Takeout Changes Need Examining, Liebau Says

Betfair Hollywood Park president Jack Liebau told the California Horse Racing Board Jan. 17 that it's time to revisit racing's business model with regard to pari-mutuel takeout.

Liebau made his remarks during the public comment period of the CHRB's meeting at Santa Anita Park, a short time before announcing Hollywood Park would return for its fall 2013 meet. He said the track plans to hold an open forum for stakeholders, regulators, and representatives of the wagering public to discuss changes in racing's business model so the sport can "improve and prosper."

"I am not yet a proponent of permanently lowering takeout," Liebau said, referring to the amount the state deducts from pari-mutuel wagering for purses, track commissions, and other things. "But I do believe it needs to be openly discussed by the stakeholders, and experiments with takeout should be undertaken."

While it certainly is an unusual position for a track executive to suggest, lower takeout needs to be addressed because of the current state of racing in California, he told the board.

Liebau said that adjusted for Breeders' Cup, total commingled pari-mutuel handle fom 2007 to 2012 declined 36%. He said the drop was due in part to a reduction in the number of racing days. But average daily handle over the same period also declined 23%, he maintained.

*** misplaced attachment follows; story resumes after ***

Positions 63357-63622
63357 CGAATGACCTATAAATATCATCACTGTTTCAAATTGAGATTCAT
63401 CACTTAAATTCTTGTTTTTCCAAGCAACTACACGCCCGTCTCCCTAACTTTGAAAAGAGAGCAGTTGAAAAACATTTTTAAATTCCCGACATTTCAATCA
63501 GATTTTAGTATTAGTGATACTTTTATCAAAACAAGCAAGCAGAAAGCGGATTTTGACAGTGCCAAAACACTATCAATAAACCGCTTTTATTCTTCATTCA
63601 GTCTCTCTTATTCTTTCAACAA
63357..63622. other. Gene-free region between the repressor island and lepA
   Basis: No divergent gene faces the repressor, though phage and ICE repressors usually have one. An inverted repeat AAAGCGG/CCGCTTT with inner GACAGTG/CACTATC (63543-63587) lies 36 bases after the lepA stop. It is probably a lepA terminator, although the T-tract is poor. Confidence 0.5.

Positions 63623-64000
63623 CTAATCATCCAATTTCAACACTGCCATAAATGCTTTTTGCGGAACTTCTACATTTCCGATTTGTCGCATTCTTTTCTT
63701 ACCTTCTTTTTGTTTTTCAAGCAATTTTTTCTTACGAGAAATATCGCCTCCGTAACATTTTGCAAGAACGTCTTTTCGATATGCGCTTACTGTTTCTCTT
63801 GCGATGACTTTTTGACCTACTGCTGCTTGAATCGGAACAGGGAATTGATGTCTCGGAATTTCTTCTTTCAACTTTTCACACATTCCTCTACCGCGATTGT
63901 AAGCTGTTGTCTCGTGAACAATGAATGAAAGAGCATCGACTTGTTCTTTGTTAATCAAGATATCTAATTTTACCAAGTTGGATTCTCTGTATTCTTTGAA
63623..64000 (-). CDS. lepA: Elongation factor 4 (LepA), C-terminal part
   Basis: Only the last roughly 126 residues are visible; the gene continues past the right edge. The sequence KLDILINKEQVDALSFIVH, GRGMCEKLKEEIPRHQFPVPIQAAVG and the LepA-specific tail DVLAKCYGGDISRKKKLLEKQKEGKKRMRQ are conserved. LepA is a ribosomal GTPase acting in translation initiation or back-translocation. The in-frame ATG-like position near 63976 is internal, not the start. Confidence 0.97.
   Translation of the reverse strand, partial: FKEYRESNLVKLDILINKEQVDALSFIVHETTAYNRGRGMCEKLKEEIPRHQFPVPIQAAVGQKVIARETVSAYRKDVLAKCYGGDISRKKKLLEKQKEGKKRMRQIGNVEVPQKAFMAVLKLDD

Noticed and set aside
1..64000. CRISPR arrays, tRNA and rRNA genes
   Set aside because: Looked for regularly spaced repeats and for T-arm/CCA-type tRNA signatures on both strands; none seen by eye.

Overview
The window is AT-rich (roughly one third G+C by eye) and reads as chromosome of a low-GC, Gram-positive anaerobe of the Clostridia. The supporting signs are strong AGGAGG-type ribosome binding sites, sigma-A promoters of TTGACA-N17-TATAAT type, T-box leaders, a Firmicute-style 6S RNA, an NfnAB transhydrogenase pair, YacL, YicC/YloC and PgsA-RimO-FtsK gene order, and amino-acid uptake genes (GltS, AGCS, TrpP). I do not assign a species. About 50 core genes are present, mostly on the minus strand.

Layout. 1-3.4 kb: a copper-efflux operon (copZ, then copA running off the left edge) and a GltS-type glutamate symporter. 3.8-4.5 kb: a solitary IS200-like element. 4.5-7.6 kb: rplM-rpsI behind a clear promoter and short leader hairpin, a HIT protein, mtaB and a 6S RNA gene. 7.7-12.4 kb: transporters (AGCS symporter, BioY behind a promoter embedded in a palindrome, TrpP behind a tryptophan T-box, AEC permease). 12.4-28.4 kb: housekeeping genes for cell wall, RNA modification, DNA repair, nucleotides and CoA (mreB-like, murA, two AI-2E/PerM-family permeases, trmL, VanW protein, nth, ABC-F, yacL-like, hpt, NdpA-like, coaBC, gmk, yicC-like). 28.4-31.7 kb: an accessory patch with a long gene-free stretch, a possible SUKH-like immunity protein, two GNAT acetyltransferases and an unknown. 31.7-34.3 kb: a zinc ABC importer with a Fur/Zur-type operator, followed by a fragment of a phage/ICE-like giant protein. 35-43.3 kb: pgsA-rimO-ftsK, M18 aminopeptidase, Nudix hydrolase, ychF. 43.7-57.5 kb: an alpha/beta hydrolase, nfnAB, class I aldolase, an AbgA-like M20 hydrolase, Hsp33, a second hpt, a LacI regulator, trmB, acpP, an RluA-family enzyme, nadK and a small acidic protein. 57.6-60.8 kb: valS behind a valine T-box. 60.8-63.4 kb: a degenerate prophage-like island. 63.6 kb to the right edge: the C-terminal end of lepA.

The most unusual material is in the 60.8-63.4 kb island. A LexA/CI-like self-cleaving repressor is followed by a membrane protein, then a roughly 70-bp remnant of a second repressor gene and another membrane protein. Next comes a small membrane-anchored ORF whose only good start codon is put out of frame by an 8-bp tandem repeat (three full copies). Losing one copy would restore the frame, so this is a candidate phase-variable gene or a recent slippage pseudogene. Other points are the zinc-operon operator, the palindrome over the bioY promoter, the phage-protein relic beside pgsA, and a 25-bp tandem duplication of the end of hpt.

Liebau also noted that on-track handle declined from 16% of overall wagering to 14% over the same period, while advance deposit wagering jumped from 11% of the total pie to 17%.

He pointed to the success of the Pick 5 instituted at Hollywood Park last year with a 14% takeout, compared with the 23.68% takeout for the Pick 6.

Santa Anita was off considerably following legislation that increased the takeout on two-legged exotic bets by 2%, and by 3% on exotics of  three legs or more.

"I believe the ensuing Hollywood meet was positively impacted by the by the introduction of the Pick 5," Liebau said. "For the first time, Hollywood's average daily handle exceeded that of Santa Anita."

The problem with the Pick 5 for tracks was that a disproportionate allocation of the takeout went to purses at the expense of track commissions.

"While changes in the racing business model may be necessary, a track cannot be expected to take all the risk or loss with respect to such changes, as was the case with the Pick 5," Liebau said. "I believe the trend lines must somehow be reversed."

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